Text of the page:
Some notes from the MPI course at EPCC, Summer 2016

MPI is the Message Passing Interface, a standard and series of libraries for writing parallel programs to run on distributed memory computing systems. Distributed memory systems are essentially a series of network computers, or compute nodes, each with their own processors and memory. The key difference between distributed memory systems and their shared-memory counterparts is that each compute node under the distributed model (MPI) has its own memory address space, and special messages must be sent between each node to exchange data. The message sending and receiving is a key part of writing MPI programs.

## A very basic example: calculating pi

There are dozens of hello world example MPI programs, but these are fairly trivial examples and don’t really show how a real computing problem might be broken up and shared between compute nodes (Do you really need a supercomputer to std::cout “Hello, World!”?). This example uses an approximation for calculating pi to many significant digits. The approximation is given by:

where the answer becomes more acurate with increasing N.

The pseudo-code for the partial sum of pi for each iteration would be:

For a basic MPI-C++ program, the first bit of the program looks like this, including the MPI header and some variables declared:

First, some variables are created to hold the rank, i.e. the current process, and the size, which is used to represent the total number of ranks, or processes.

istart and istop will be used to calculate the iteration loop counter start and stop positions for each separate process.

Secondly, the MPI_Status variable is defined, then the MPI_Comm type variable. These are special types defined in the MPI headers that relate to the message passing interface.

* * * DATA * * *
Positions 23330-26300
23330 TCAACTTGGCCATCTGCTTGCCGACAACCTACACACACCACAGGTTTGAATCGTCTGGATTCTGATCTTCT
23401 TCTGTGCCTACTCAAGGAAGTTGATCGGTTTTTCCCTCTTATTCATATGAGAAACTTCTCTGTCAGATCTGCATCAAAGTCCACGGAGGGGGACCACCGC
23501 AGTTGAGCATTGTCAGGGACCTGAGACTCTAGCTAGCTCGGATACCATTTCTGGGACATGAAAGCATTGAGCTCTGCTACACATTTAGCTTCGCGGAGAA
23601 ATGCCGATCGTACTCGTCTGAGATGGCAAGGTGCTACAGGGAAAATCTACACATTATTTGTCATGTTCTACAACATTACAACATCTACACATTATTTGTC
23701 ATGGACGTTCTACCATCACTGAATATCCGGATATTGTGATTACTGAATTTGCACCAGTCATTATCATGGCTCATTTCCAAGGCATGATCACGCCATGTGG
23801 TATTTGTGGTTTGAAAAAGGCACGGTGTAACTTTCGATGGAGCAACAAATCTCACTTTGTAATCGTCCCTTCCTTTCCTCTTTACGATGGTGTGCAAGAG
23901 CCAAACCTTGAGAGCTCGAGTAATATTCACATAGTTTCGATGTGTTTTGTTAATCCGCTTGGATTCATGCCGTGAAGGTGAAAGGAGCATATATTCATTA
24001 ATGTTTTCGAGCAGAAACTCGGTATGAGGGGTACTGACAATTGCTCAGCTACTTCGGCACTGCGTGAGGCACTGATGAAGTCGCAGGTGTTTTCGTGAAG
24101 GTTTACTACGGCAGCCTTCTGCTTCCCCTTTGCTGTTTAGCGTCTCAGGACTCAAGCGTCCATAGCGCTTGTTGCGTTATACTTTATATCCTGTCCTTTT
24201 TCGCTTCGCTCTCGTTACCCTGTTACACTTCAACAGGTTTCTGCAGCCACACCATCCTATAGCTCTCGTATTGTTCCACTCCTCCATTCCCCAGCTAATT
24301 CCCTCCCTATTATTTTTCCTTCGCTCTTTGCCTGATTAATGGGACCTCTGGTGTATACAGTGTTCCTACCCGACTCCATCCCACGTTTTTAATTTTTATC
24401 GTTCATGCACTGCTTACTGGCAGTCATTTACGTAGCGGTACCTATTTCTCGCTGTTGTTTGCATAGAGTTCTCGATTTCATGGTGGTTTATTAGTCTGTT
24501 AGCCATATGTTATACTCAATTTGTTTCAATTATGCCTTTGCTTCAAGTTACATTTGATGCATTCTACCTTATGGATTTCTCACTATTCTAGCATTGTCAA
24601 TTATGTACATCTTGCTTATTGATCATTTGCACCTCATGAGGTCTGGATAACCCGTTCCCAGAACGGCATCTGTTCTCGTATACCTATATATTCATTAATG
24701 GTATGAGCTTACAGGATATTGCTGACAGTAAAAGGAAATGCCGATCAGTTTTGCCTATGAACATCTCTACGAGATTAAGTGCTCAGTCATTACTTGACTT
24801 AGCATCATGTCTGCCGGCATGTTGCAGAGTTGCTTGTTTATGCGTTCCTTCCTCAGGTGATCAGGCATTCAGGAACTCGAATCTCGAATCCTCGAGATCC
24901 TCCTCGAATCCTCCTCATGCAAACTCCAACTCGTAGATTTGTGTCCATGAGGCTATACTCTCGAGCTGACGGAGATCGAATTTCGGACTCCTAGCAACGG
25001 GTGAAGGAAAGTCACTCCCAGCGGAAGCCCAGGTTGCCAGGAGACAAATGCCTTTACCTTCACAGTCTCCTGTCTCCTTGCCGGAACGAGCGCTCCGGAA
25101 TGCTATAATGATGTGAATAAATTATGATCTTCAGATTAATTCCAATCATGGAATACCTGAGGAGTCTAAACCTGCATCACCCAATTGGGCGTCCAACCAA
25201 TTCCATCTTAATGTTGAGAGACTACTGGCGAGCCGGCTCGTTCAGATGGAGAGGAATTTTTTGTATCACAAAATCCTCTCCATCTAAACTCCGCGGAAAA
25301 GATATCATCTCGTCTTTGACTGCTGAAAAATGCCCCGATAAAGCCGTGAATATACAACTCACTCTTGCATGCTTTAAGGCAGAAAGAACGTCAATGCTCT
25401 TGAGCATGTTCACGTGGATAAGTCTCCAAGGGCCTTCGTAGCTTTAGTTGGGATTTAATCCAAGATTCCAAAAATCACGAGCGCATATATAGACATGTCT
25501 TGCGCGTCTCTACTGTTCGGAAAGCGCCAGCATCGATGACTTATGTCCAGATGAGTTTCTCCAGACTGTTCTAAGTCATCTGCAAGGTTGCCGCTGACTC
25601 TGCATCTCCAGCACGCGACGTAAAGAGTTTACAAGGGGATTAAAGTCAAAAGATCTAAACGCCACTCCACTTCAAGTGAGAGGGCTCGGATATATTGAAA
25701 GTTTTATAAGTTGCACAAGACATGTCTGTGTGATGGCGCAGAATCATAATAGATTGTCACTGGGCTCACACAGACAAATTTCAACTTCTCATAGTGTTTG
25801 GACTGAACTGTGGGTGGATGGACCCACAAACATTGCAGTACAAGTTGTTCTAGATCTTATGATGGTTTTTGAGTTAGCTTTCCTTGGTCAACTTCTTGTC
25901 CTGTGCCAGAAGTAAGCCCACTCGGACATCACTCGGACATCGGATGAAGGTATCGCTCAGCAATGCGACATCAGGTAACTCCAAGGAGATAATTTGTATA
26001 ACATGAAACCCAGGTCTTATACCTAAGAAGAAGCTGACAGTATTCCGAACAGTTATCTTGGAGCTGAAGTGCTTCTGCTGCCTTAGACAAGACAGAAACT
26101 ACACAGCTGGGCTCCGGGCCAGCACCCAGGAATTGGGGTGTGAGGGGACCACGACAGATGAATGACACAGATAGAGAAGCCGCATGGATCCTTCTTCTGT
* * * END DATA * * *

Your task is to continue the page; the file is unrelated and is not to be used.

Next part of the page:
The MPI environment is initialised with MPI_Init(NULL, NULL);. The you can initialise the rank and size variables using the corresponding commands in MPI_Comm_rank() and MPI_Comm_size, passing a reference to the communicator object, and the respective variable.

By convention, the process with rank = 1 is used as the master process, and does the managing of collating data once it has been processed by the other ranks/processes.

The parameter N is used in our pi approximation and will determine the number of iterations we do. It is used to calculate the number of iterations distributed to each process:

Then each loop will calculate a partial sum of pi from its given subset of N. Because the MPI processes have been initailised, as well as the variables for rank and size, the code below will have unique values of istart and istop for each rank/process:

Our partial sums have now been calculated, the last task is to collate them all together on the master process (rank=0), and sum them up:

The key part of the above code is that we are telling the master process (rank=0) to be ready to receive all the partial sums of pi. MPI requires both send and receive calls. However, the send command has to be issued from the respective processes themselves (There’s no ‘get’ command per se, it’s a two-stage process that has to be set up on each process correctly).